Justice in the Media

Justice in the Media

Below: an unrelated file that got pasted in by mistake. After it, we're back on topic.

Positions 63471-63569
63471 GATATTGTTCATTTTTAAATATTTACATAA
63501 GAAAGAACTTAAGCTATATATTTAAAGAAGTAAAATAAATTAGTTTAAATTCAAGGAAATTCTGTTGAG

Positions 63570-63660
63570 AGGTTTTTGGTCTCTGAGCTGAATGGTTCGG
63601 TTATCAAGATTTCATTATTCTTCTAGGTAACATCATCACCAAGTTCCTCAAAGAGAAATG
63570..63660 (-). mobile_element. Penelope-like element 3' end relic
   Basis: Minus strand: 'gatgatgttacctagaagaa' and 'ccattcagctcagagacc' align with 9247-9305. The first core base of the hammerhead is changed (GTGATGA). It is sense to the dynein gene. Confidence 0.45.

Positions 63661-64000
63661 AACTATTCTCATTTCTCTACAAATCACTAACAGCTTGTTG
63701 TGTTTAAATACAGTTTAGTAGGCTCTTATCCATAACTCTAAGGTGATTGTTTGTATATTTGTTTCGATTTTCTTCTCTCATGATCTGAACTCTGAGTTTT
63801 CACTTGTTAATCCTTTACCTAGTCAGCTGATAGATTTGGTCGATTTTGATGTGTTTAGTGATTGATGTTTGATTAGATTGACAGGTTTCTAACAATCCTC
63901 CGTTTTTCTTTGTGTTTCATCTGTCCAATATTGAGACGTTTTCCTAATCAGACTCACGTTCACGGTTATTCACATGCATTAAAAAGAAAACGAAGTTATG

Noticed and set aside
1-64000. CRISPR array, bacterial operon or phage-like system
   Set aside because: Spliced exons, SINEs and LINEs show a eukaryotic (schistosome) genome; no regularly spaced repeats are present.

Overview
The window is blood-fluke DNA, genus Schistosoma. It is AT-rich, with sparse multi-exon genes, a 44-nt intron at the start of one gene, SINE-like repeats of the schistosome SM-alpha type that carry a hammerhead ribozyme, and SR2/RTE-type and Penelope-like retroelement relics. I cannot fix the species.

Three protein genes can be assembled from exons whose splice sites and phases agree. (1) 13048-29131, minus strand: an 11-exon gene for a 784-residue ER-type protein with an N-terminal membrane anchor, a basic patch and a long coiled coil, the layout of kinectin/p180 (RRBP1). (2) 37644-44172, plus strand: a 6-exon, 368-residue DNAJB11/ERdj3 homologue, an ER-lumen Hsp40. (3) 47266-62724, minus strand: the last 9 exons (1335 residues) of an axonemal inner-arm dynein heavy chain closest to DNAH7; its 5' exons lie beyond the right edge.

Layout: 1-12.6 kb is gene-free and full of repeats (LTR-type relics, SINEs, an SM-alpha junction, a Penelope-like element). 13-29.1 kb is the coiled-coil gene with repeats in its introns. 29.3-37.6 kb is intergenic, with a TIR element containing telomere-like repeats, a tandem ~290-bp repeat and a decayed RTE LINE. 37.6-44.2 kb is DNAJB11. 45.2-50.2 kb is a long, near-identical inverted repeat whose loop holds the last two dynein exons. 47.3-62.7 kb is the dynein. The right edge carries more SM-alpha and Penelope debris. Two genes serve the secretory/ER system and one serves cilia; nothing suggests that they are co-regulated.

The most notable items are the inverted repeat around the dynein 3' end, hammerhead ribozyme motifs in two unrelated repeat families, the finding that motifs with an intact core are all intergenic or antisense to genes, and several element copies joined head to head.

Peace and Justice in the Media Peace and justice issues are often difficult to illustrate in the media and even harder to become informed on. One must make sure to research properly and critique greatly the sources from which he receives the information. Analysis of sources is a key factor in forming an opinion on anything especially when mass media is involved. The speakers involved in the class’ lecturing all agree that understanding where and from whom information comes is tremendously important. All three referred to gathering knowledge from the news media as “interpreting” the media. The term “interpreting” proves personally interesting due to the fact that understanding the news the public is presented with day-in and day-out is truly a challenge task just as is interpreting something from another language. Bill Plante showed the importance of critical thinking and questioning when learning something from the media, especially when from a biased source. One must understand that some businesses or networks have preset political or other such views that affect the “spin” on the story. The public must take into account that they are possibly not getting the “full story” or at least that in just the way news is presented their opinion will be slanted. Viewers must also be wary of polls and statistics being altered or misrepresented. Most importantly viewers must use their minds first and foremost to question and analyze, and not be too quick to believe what they hear. Leslie Ramyk also posed an interesting take on interpreting news in the media. Her first hand account of what it is like to be in the media proved extremely helpful in the comprehension of how biases affect information presented in the news. Important points she made were that of posing questions, and just getting things said. Her program “Concerning Chicago” dealt with social justice and life in the …


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